More on Gareth Cliff, Mngxitama (and now Magaxa)

Khaya Magaxa, SACP provincial secretary for the Western Cape, has responded to my column in the Mail&Guardian on November 12. His letter was printed in the Mail&Guardian of November 26, and is available online. However, I’m also pasting it here, so that my response (below) can be read in context.

Racism is still a reality

The fact that Jacques Rousseau (“White supremacy rant against Gareth Cliff sullies rational political debate“, November 12) could not identify any evidence of racism in Cliff’s letter to the president is precisely because his defence of Cliff is racist itself.

Instead of attempting to use his analytic tools as an academic to find out whether the charge advanced by Andile Mngxitama is valid or not, he spent time trying to justify the validity of Cliff’s letter.

I don’t have anything in common with Mngxitama except the fact that we are both black South Africans. Our political orientations are poles apart — I am neither an Africanist nor a Black Consciousness activist. But this does not stop me acknowledging the relevance of his point about Cliff.

We have to accept and acknowledge, as progressive South Africans, that the vast majority of fellow white South Africans are still racist, including Cliff and his praise-singer Rousseau.

A black person does not need to be a scientist to see this reality, because black South Africans experience it in their daily lives — on the road, with their white neighbours, at schools and universities, in places of leisure, in the workplace, in the print media, on radio — just about everywhere. We are still “two nations”, white people living a noble life at the expense of the black majority, and a black majority remaining in poverty and hopelessness.

White South Africans use everything at their disposal to maintain, defend and consolidate the wealth they accumulated under apartheid. They attack black economic empowerment, affirmative action and all other government interventions to reverse the apartheid legacy.

They are involved in corrupting black people (we have to note that in most of the corruption scandals involving ANC leaders, white business people are a common denominator). In this context the black majority cannot just accept “criticism” from white people.

Cliff’s letter was not a criticism but an attack on the government. This is the kind of propaganda we are fed by the white-dominated print media. That does not suggest that we do not have challenges in government — corruption, poor servicing of our people by public officials, the legacy of apartheid, racial poverty and so on. Everybody in our country is expected to contribute through constructive engagement to find a way to resolve these challenges.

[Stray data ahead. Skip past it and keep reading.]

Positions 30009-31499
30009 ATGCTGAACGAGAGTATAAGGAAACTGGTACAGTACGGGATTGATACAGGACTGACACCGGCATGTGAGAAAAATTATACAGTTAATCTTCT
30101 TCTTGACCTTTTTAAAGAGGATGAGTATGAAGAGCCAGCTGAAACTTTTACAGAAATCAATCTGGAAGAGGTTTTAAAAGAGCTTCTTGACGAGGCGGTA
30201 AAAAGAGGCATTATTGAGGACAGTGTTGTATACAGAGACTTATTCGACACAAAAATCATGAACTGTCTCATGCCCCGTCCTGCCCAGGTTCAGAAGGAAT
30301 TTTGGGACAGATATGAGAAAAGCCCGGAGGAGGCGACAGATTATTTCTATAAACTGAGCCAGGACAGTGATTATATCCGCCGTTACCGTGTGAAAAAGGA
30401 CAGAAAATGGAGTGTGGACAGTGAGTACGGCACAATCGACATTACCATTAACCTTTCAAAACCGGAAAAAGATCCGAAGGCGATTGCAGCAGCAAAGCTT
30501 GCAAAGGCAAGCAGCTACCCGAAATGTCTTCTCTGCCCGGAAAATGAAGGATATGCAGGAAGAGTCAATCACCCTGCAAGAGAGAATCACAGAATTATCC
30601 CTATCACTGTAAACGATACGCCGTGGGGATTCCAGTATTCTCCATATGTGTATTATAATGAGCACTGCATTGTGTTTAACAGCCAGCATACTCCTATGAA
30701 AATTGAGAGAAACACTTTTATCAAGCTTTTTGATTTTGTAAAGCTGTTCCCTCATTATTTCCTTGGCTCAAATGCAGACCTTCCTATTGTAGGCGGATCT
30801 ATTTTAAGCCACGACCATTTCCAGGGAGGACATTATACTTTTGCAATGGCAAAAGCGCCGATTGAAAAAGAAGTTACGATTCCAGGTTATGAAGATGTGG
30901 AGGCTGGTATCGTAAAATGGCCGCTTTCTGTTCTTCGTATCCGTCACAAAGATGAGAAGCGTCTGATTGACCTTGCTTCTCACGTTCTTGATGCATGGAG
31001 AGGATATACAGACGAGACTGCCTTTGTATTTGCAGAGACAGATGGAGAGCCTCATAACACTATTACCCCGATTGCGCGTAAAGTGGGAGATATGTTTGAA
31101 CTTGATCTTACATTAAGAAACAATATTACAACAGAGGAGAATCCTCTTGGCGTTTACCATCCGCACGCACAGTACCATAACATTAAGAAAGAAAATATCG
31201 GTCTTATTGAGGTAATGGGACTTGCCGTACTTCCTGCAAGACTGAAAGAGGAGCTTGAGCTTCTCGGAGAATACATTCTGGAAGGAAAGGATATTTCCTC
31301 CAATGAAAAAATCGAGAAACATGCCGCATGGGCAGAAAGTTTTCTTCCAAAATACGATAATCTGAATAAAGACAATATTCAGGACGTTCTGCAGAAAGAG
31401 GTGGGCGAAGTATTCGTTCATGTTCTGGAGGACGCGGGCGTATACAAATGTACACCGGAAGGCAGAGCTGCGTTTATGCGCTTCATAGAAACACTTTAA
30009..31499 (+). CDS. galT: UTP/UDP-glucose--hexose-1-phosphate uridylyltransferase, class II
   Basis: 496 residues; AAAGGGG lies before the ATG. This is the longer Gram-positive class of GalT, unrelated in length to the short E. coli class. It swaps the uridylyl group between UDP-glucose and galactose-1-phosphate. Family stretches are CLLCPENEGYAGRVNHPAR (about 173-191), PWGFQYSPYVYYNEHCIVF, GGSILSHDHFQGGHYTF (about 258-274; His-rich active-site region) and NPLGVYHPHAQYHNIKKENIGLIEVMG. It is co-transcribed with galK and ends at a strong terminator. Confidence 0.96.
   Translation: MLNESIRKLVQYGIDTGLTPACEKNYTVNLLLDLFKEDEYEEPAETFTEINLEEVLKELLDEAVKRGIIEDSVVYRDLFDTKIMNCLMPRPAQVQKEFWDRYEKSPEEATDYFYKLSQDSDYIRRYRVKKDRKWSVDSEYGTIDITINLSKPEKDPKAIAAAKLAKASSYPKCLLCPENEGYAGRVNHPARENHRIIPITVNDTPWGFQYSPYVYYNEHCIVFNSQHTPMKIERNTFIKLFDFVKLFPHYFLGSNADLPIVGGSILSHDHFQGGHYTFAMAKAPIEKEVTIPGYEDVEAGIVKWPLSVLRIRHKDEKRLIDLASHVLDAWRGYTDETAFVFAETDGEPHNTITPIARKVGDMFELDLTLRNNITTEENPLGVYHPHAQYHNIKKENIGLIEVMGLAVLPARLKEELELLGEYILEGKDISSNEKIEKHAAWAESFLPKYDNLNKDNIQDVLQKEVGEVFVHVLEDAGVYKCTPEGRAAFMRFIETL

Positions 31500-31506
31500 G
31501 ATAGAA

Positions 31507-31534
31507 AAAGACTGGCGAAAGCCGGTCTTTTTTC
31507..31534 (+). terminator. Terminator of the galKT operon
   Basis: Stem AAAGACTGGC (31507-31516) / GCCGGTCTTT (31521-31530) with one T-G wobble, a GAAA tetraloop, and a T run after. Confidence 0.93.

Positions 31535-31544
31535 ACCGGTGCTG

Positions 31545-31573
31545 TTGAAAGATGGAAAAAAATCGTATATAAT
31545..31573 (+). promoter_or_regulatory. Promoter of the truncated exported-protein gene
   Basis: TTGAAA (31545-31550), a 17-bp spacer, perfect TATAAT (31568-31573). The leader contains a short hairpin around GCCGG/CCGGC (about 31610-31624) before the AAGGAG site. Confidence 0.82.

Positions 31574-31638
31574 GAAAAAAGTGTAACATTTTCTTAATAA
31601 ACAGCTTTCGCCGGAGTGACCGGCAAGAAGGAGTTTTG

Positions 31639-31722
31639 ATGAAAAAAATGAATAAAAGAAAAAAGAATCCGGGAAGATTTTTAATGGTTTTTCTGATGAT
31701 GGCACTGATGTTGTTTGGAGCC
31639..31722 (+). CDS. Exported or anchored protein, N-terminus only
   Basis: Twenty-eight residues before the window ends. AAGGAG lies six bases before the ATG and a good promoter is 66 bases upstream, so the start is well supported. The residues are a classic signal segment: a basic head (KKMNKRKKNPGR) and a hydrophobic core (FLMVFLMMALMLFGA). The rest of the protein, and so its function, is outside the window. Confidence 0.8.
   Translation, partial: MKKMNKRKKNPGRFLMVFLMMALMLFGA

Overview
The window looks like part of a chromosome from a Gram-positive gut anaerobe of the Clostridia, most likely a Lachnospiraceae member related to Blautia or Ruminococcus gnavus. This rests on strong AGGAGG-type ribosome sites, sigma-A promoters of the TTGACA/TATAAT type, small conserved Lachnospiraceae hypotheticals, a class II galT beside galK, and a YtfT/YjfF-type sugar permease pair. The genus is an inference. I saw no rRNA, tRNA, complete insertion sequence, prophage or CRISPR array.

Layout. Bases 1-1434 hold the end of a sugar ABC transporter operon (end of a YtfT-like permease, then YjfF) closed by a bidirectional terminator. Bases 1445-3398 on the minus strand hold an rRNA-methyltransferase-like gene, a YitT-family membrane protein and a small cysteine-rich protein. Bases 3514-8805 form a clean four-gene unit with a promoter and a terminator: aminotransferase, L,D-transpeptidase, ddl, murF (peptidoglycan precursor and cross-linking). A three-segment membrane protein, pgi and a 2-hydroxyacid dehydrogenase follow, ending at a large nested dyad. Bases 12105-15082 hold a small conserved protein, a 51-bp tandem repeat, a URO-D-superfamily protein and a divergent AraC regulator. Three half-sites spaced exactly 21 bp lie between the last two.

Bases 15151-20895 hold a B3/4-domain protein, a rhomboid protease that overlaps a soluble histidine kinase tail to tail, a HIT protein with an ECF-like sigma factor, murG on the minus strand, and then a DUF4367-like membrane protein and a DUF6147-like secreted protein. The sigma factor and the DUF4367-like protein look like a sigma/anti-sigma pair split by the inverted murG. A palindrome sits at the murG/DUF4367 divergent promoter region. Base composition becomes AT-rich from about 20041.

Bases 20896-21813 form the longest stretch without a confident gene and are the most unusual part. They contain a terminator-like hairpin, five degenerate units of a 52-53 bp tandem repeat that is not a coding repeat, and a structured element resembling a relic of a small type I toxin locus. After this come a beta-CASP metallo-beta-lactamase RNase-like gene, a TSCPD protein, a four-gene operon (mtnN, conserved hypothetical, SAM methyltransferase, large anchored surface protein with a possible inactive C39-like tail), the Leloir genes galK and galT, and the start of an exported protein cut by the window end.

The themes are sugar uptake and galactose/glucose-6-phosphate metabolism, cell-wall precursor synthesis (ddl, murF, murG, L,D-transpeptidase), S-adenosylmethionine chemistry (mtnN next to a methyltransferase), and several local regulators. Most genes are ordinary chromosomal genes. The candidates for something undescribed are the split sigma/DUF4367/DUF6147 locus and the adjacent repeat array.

Cliff does not need to mention “race” for him to be racist. His lack of respect for the late Manto Tshabalala-Msimang was not just about disrespecting the late minister but her family too, including the entire black majority. Rousseau’s choice of words borders on racism too.

It worries me that after 16 years of democracy there are still such people in institutions of higher learning. — Khaya Magaxa, SACP provincial secretary, Western Cape

It is unfortunate that Magaxa falls so quickly, and deeply, into exactly the trap that my response to the Mngxitama column attempted to warn against. I have absolutely no doubt that many white South Africans are racist. But we cannot assume that criticism or ridicule that involves a black person, or a woman, or a quadriplegic, is premised on their being any one of those things. Of course, a massive imbalance in terms of political and economic power that is correlated with race – as is the case in SA – makes it far more likely that that there is a racial element to many of the judgements that we make.

Regardless of this, we are often still able to separate the two aspects. If concrete claims are made around things like service delivery, as was the case in the Gareth Cliff letter that started this series of exchanges, we can evaluate whether those claims are true or false – in other words, whether they justify the complaints of the letter. If the claims are false, it becomes more probable that they are motivated by racism. This activity could be performed whether the writer of the letter was black or white, or whatever – but the point is that we can’t reach the conclusion that the author is racist until we perform the activity in question.